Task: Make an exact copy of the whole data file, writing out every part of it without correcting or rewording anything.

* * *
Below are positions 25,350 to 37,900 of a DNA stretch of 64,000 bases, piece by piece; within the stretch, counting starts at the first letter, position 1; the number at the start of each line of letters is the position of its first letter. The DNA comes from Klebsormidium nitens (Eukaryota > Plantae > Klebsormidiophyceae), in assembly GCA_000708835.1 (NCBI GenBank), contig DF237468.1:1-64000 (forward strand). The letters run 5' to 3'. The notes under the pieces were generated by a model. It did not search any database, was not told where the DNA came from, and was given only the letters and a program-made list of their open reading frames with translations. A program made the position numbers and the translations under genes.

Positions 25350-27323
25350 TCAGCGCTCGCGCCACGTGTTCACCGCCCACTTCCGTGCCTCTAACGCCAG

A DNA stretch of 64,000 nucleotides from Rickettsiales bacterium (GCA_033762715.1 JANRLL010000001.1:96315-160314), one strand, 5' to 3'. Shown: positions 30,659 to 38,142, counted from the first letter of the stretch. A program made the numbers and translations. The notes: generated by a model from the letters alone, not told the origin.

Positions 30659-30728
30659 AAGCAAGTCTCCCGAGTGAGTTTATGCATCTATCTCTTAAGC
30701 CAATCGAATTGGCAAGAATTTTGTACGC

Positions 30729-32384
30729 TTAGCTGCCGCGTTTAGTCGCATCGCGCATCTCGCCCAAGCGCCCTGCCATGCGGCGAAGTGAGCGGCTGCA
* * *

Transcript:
Below are positions 25,350 to 37,900 of a DNA stretch of 64,000 bases, piece by piece; within the stretch, counting starts at the first letter, position 1; the number at the start of each line of letters is the position of its first letter. The DNA comes from Klebsormidium nitens (Eukaryota > Plantae > Klebsormidiophyceae), in assembly GCA_000708835.1 (NCBI GenBank), contig DF237468.1:1-64000 (forward strand). The letters run 5' to 3'. The notes under the pieces were generated by a model. It did not search any database, was not told where the DNA came from, and was given only the letters and a program-made list of their open reading frames with translations. A program made the position numbers and the translations under genes.

Positions 25350-27323
25350 TCAGCGCTCGCGCCACGTGTTCACCGCCCACTTCCGTGCCTCTAACGCCAG

A DNA stretch of 64,000 nucleotides from Rickettsiales bacterium (GCA_033762715.1 JANRLL010000001.1:96315-160314), one strand, 5' to 3'. Shown: positions 30,659 to 38,142, counted from the first letter of the stretch. A program made the numbers and translations. The notes: generated by a model from the letters alone, not told the origin.

Positions 30659-30728
30659 AAGCAAGTCTCCCGAGTGAGTTTATGCATCTATCTCTTAAGC
30701 CAATCGAATTGGCAAGAATTTTGTACGC

Positions 30729-32384
30729 TTAGCTGCCGCGTTTAGTCGCATCGCGCATCTCGCCCAAGCGCCCTGCCATGCGGCGAAGTGAGCGGCTGCA